b School of Engineering and Design, Brunel University, West London, United Kingdom
c Institute for Surgical Pathology, University Hospital Zurich, Zurich, Switzerland
d Department of Automatic Control and Systems Engineering, University of Sheffield, Sheffield, United Kingdom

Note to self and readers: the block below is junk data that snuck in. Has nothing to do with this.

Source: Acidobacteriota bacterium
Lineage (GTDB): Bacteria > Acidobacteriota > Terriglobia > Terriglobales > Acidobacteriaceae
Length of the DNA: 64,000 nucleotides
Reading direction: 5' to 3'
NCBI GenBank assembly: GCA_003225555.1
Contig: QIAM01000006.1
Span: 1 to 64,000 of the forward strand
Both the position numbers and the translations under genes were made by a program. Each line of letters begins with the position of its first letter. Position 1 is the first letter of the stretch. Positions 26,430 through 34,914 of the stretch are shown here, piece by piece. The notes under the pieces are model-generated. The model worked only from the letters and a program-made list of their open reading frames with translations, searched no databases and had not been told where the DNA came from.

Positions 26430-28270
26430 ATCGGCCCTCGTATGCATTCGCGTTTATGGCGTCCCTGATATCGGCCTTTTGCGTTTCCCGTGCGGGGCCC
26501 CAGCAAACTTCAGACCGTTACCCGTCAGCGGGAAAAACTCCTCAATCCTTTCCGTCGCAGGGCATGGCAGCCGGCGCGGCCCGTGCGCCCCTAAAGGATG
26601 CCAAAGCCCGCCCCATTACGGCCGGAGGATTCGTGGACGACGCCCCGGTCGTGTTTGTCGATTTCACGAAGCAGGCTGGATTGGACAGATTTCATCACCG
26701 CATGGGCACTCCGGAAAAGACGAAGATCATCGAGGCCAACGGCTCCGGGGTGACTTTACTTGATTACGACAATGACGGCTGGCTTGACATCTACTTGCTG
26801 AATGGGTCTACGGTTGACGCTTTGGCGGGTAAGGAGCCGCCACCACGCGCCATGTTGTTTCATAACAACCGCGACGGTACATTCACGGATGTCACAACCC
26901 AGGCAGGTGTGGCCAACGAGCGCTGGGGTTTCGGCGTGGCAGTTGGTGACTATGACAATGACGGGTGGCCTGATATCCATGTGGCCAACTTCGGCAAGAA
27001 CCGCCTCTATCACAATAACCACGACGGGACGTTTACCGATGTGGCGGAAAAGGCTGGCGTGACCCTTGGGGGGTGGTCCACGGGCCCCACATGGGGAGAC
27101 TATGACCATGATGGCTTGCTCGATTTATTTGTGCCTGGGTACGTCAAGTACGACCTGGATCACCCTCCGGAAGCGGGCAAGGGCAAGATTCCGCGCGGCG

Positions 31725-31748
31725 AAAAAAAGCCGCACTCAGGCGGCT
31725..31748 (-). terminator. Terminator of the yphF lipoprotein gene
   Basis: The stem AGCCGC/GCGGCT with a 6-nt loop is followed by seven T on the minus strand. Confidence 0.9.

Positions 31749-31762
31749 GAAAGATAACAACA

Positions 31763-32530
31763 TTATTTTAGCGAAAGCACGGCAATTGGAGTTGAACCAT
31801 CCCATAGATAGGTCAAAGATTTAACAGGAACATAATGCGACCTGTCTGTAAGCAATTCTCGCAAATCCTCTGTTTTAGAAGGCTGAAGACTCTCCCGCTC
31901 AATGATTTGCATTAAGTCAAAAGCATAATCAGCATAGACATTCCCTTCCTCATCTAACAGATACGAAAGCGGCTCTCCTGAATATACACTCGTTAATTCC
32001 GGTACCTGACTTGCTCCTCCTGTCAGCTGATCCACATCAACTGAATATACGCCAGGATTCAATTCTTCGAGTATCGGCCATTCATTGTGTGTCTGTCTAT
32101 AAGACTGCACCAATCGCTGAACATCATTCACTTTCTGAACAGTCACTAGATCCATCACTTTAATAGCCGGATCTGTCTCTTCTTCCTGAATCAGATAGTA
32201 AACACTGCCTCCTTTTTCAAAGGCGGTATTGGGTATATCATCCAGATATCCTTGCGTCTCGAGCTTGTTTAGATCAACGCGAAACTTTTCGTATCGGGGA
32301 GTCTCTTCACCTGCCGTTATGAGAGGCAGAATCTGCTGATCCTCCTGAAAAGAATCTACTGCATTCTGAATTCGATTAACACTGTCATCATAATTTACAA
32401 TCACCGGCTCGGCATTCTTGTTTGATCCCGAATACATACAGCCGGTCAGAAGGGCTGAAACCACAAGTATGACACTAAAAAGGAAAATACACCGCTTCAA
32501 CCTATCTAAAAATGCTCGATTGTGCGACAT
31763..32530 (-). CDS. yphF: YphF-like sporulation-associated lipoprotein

e Department of Surgery, University of Dresden, Dresden, Germany
f Department of Urology, University of Regensburg, Regensburg, Germany
g Department for Pathology, University of Erlangen, Erlangen, Germany
h Institute of Pathology, University of Aachen, Aachen, Germany
i Nuffield Department of Surgery, University of Oxford, Oxford, United Kingdom
© 2009 European Association of Urology, Published by Elsevier B.V.